Rethinking Modular Homes
Article By Hannah Holbrook
Modular homes have always been an affordable housing solution, but in recent years, the industry has been transformed by manufacturers that believe luxury and affordability can coexist. Contrary to what many people think, modular homes are not classified as mobile homes or manufactured homes. They are typically less expensive than site built homes, they are constructed more quickly, they offer more financing options, and their quality in recent years has shot up through the roof. Today, depending on the builder, you can find modular homes with a variety of fun floorplans, hardwood flooring, fireplaces, sliding barn wood doors, recessed lighting and skylights, walk-in closets, granite counter tops, Jacuzzi tubs, and other elevated style options. These homes are often advertised as modern, energy efficient and cost-saving as they are built in as little as a few months in a manufacturing setting. Modular homes are manufactured in pieces, complete with electrical finishing’s, wall color choices and windows- and delivered and assembled on site. Modular homes are typically built in two sections, but depending on the size of the home, can be built in up to five sections. These sections are transported to the land and joined together on a permanent foundation by a local contractor.
What are the benefits of modular homes?
- Modular homes are constructed with the same quality materials as site built homes, however, modular home builders often purchase materials in bulk at reduced prices, which leads to big savings for new homeowners.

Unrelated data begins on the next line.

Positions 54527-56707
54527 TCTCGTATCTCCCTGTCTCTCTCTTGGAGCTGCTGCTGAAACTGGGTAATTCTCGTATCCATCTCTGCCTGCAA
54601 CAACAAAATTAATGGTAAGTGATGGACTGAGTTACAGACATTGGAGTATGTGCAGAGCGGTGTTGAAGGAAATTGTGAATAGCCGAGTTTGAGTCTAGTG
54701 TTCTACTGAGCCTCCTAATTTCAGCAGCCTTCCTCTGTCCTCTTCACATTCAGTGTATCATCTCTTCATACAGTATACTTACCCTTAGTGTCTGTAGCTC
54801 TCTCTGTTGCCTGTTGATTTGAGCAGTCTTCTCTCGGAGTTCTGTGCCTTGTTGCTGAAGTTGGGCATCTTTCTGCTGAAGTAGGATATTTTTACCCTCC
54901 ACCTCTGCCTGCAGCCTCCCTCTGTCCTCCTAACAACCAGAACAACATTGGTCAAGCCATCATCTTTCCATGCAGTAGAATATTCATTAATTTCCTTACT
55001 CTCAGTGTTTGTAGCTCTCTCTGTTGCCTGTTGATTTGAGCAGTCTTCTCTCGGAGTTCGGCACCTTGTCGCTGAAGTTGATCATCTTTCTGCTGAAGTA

- Modular homes appraise the same as their on-site built counterparts do; they do not depreciate in value.
- Modular homes are placed on a permanent foundation and are therefore considered “real property” just like site-built homes in the state of Texas.
- Because modular homes are built in climate controlled home building facilities, the efficient assembly line process and minimized weather delays cut back the time it takes to build a modular home in comparison to site built homes.
What are the disadvantages of modular homes?
- While modular homes have many benefits, the chief one being their lower costs, it is important to note that the more complex the design and specs, the more your home will cost. Electrical, plumbing and duct work are often not factored into the initial pricing, so your final cost may be 20 percent more than the builder’s quote. You might also need to install a septic system, natural gas or a basement; these, too, will add to your bottom line.
- Oftentimes modular homes have a more complicated loan process. A mortgage for a stick built home is something that more people are familiar with, but the payment process for a modular home involves a few more steps. The builder will want to be paid in full before the home is finished, and will often want periodic payments to finance the building process. You may need to get a construction loan to first pay the builder, which will be changed to a regular mortgage after the home has been completed.
- While the modular home may cost less to build, you are still going to need to purchase a piece of land to build the home on. The cost of land combined with a house can be a bit shocking to people who are not prepared for it. Be sure to do plenty of research to ensure that the cost of land plus the cost of the modular home is still advantageous to you and your family.
Every person’s situation is different. A modular home might be the perfect fit for you and your family, it also might not be. Because of today’s advanced technology, we have the opportunity to explore beyond traditional home building. For more information, or to see a wide variety of modular housing options in the Brazos Valley, visit claytonhomes.com!